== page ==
Voters want principle based policies

46121096101_9134a3dd42_o.jpgIf there’s a single lesson for politicians from last week’s Victorian election it is that voters want political parties to develop rational policies and stand by them. Despite a major scare campaign around law and order, the ALP leader, Daniel Andrews, stuck to his reasoned platform and was rewarded with a hugely increased majority. He displayed leadership and authority over his party, maintaining a steady course all the way to polling day. With a federal election looming there must be more than a few MPs and candidates contemplating their future in the light of the Victorian result.

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The insanity of damming Urannah Creek

It is said that ‘insanity’ is doing the same thing over and over again and expecting different results. We have been told that the next big thing for our region is yet another feasibility study for the Urannah dam. That study will be the 19th attempt since 1967 to shuffle the cards and come up with a winning economic hand.

What is even more irrational is that the Federal Government paid $3 million of taxpayers’ money to have those cards reshuffled. Of course there’s a chance that this time the economic analysis may say something different to the previous 18 attempts. Maybe there’s a way to sell the water from Urannah dam to someone who’s willing to pay enough to recoup the dam’s construction and running costs. The only industry that can do that is mining.

Sign our petition

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National Park Commercialisation Plan Outrages Environmentalists

Media Release

7 November 2018


Photo: Zoe Bay on Hinchinbrook Island - Steven Nowakowski

Mackay Conservation Group has launched a campaign against a Queensland Government plan to allow private tourism development in three of the state’s iconic national parks.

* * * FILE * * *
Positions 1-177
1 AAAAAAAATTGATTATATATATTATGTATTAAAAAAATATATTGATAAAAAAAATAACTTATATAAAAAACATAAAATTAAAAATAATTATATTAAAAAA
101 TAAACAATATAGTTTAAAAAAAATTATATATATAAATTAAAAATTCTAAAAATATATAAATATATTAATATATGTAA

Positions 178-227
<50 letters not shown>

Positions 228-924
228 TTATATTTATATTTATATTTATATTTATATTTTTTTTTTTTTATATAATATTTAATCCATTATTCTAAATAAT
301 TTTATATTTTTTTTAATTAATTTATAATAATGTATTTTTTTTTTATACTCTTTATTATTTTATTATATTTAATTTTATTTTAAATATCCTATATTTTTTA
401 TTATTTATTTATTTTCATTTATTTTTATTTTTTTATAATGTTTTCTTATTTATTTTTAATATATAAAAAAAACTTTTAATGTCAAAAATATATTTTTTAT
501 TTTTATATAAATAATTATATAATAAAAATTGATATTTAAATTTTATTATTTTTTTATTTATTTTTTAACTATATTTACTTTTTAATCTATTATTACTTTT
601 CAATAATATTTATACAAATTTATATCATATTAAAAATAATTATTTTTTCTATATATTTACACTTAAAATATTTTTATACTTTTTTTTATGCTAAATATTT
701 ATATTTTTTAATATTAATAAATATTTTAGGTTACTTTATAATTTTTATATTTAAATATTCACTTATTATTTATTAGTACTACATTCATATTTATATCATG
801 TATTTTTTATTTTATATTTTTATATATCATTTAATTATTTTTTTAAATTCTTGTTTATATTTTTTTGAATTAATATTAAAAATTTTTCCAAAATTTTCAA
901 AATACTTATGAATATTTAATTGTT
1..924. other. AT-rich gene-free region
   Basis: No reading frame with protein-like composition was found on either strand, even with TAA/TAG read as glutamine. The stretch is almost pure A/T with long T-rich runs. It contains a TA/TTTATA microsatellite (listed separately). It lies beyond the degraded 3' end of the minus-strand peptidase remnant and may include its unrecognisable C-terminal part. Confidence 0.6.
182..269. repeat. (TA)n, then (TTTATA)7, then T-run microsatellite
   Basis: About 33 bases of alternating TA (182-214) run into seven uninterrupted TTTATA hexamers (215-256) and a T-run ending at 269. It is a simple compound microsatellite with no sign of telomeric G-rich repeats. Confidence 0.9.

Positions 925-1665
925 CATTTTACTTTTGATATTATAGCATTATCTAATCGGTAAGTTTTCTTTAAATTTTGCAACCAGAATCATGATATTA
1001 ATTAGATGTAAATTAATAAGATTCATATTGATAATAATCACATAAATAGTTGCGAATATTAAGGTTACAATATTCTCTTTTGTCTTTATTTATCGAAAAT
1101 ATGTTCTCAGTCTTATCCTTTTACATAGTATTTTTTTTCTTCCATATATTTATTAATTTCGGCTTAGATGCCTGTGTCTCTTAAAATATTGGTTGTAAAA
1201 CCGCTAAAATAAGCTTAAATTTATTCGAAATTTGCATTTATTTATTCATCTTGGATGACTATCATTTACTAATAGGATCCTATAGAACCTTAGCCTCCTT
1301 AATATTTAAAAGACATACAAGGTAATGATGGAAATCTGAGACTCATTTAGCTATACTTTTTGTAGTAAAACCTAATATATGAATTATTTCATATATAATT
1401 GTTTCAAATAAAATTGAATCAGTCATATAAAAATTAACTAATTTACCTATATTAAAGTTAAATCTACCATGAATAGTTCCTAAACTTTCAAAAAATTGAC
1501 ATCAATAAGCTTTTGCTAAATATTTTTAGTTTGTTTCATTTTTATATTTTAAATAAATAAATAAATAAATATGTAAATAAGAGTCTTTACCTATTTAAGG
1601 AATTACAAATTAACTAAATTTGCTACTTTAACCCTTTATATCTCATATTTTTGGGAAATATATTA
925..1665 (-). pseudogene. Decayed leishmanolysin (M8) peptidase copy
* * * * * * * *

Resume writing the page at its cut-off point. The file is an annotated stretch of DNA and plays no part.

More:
Last month the Tourism Minister, Kate Jones, issued a statement calling for expressions of interest from private tourism operators to build accommodation and conduct private walking tours in Hinchinbrook, Whitsunday Islands and Great Sandy national parks. 

In a document on a government website, private developers are being offered 30 year exclusive leases on current national park land plus a 30 year option. The government will also fast track the assessment process. In the case of Whitsunday Islands national park the government is also offering private developers a $5 million subsidy to assist with accommodation construction.

Mackay Conservation Group has launched a petition, which has collected over 700 signatures, calling on the state government to scrap its plans.

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EcoPress November 2018

How Will We Stop Adani Opening Its Mega-Mine?

The world is facing a climate crisis and the next Australian federal election is a crucial moment that will decide the world's future. We're asking you to volunteer a couple of hours of your time to help our campaign to change Australia's and the Earth's future.

Two weeks ago we heard from the world's leading climatologists, the IPCC, that the world must stop burning coal by 2050 if we have any chance of maintaining a livable climate into the future. Every week Australia emits about 5 cubic kilometres of carbon-dioxide (CO2) into the atmosphere. That makes global air temperature hotter, rainfall less predictable, more intense cyclones and bleaches the Great Barrier Reef. It also presents a real challenge to future Australians when they try to reduce the CO2 concentration of the atmosphere.